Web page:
The secretary general of Ses’khona People’s Rights Movement has warned that they will later this month march for improved sanitation in impoverished communities.
Loyiso Nkohla said the mass action is planned to go ahead on October 28.
Nkohla along with Ses’khona leader Andile Lili, Thembela Mbanjwa and Songezo Mvandaba appeared in the Cape Town Magistrate’s Court on Friday for contravening the National Environment Management Waste Act after they dumped buckets of human faeces on the steps of the legislature’s Wale Street building two years ago.
Nine Ses’khona members, including Lili and Nkohla, were in August sentenced to three years imprisonment, suspended for five years, for contravening the Civil Aviation Act by dumping faeces at Cape Town International Airport two years ago.
The human waste was collected from communal toilets in areas such as Gugulethu and Khayelitsha as a labour dispute resulted in the ablution facilities not being emptied for three months.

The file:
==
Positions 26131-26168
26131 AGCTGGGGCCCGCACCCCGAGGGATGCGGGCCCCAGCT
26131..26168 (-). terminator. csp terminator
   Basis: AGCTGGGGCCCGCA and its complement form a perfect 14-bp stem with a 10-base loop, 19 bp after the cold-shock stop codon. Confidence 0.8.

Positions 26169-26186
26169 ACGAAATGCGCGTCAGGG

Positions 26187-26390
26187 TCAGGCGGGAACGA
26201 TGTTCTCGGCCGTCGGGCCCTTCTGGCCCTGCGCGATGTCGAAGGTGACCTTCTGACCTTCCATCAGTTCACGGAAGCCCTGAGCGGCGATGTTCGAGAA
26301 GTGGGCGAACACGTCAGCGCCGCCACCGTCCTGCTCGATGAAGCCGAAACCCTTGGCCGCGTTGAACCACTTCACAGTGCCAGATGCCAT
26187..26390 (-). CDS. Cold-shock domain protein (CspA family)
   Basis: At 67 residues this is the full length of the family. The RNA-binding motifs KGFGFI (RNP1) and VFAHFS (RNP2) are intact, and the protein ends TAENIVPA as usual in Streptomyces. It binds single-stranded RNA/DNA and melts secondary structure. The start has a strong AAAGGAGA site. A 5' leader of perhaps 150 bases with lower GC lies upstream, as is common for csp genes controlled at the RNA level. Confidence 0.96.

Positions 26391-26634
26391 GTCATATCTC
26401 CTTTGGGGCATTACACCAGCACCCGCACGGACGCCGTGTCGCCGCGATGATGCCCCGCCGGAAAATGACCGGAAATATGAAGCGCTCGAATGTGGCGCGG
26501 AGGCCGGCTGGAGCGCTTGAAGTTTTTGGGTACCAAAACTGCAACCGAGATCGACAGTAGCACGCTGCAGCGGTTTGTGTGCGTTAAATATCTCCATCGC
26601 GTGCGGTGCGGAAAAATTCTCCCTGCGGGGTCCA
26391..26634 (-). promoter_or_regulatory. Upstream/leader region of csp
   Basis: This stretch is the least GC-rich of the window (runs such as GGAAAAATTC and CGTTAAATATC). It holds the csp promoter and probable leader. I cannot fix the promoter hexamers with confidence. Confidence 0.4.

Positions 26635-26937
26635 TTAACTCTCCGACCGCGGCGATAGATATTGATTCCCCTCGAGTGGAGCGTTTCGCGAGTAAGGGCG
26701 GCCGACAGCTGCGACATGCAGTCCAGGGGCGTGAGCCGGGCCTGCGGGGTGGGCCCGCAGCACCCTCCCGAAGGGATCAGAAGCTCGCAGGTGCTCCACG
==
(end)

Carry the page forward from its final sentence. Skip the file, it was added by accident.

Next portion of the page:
Nkohla said in the past two years since the poo protests, conditions have not improved.
“The issue of sanitation remains a challenge in our communities,” he insisted.
The State has “absolutely no case against us”, Nkohla said, dismissing the charges as “a waste of time and resources”.
Judgment in the Wale Street case will be handed down on November 13.
“This is not a criminal case. We did not rape anyone,” he said.
“It was a result of a community protest. It cannot be criminalised.”
During the closing arguments heard on Friday, Duncan Korabie, for the defence, said he believed the charges were “trumped up” by provincial government as both Lili and Nkohla were known ANC figures.
Prosecutor Leon Snyman told the court the accused may argue that they acted in the interest of the community, but it could not justify taking the law into their own hands. News24